My words are a species on the verge of extinction. At this point I should probably just give up on sustaining a viable breeding population; there are no wild ones left and those in captivity are so interbred they’re hardly recognizable. There’s no use beating around the bush, I know how this is going to end and so there’s nothing else to do. It’s not like people are clamoring to save them, anyway, or will even notice when the last one exhales its final breath. Guess it’s just time to move on, time to relegate the poor things to the annals of forgotten history along with all the other literary failures that exist now only in attic trunks and basement boxes. It’s fine; I’ll always have my memories, won’t I? I’m sure those keep the dodo warm at night and bring much comfort to the thylacine.
Look, it really depends on what you mean by “doomed”. It’s true, after all, what lan Malcolm said: We haven’t got the power to destroy the planet – or to save it. In the planetary sense everything’s fine. Man is just the briefest blip on the geologic timescale, just a pack of fleas the earth will wipe out with a twitch. Earth will remain so long after we are gone that the mind is incapable of grasping such immensity. However, if you define “doomed” as the inevitable extinction of most major species on earth, well, that’s different. Earth may not be doomed but every beautiful, complex, unique form of life upon it is, and isn’t that what we’re really talking about? No one’s worried that we’re going to annihilate single-celled organisms – just, you know, the millions of other precious lifeforms that can’t survive a nuclear holocaust. We are the product of billions of years of evolution, yet in a few thousand we will have managed to ruin everything. So are we doomed? Are we witness to life’s final death throes? I guess it just comes down to semantics. If we are gone tomorrow, the earth will not miss us, he said. But it certainly won’t ever be the same, either.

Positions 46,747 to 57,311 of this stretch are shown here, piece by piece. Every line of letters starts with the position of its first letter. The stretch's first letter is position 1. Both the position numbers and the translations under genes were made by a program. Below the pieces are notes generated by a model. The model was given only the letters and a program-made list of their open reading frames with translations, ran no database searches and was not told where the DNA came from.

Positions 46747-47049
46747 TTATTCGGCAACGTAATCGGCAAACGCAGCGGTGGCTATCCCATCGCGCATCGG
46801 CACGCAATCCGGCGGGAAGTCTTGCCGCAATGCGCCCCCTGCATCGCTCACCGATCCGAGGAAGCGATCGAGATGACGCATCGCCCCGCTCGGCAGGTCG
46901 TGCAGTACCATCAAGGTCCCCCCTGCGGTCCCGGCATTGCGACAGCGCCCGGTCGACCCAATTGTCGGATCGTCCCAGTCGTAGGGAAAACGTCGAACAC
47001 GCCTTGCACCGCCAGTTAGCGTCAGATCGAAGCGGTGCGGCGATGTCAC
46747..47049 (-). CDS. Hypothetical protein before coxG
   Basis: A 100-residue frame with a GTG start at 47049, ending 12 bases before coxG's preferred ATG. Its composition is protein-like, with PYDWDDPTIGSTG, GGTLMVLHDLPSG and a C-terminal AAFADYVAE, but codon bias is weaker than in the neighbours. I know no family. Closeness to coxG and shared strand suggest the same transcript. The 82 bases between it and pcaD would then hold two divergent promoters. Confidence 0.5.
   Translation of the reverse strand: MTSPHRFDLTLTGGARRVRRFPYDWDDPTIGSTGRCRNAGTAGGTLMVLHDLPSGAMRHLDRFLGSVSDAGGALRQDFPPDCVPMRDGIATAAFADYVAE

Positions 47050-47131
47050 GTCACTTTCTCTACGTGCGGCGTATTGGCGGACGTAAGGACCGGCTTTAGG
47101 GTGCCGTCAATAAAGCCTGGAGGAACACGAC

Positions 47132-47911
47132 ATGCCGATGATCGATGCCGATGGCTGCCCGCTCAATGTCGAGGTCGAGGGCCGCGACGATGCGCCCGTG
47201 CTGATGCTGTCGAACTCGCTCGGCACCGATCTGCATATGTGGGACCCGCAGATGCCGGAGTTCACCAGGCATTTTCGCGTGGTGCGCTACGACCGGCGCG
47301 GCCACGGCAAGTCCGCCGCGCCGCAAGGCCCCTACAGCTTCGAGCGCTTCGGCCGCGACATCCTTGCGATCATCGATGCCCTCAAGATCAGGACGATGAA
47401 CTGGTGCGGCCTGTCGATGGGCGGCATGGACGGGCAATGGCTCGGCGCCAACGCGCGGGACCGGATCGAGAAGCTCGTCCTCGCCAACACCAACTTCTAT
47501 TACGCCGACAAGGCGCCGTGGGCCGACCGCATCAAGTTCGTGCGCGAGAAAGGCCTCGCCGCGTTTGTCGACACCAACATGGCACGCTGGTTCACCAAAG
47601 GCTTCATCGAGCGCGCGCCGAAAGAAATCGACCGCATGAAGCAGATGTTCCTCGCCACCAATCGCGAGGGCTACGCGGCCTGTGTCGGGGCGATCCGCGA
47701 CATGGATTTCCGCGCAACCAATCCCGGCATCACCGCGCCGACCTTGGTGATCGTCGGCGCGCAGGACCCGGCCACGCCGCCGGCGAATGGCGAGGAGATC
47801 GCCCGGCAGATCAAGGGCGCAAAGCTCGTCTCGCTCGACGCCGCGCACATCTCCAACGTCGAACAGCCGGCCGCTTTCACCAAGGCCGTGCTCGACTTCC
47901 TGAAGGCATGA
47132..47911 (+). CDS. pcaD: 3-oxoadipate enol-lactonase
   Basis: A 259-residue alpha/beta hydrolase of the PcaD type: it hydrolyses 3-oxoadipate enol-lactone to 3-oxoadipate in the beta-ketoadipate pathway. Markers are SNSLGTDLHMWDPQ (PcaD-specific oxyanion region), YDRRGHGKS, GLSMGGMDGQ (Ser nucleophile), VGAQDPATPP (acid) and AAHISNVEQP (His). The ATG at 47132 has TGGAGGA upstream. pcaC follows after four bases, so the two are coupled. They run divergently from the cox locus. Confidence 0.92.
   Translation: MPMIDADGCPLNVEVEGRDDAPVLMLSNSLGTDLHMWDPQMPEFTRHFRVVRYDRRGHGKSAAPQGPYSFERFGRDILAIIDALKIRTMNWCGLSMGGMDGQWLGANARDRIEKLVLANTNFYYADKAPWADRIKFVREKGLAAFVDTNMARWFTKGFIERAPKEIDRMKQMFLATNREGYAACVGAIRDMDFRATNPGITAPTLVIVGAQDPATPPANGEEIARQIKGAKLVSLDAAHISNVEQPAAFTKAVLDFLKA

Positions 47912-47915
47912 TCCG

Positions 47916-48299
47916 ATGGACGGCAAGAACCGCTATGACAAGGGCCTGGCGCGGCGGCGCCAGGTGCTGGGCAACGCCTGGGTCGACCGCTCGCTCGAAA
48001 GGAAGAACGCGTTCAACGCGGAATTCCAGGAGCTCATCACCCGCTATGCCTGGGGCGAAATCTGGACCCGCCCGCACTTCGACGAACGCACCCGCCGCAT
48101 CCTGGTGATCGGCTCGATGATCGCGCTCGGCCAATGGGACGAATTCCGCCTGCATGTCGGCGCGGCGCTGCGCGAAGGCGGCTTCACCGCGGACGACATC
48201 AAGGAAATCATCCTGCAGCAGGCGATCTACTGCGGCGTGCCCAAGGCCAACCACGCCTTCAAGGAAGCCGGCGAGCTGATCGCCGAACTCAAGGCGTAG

I think I’d rather be Atlantis
or maybe Pompeii;
at least they went out in a blaze of glory
ninety-foot waves and boiling ash clouds;
at least they went out fast
Mother Nature reclaiming Her body
with a thunderous upheaval;
I think that would be better than
a slow death by pollution
climate change and vanishing bees;
I think anything would be better than
eking out existence in a desert
that used to be an ocean
and pretending this mass extinction
is just a coincidence.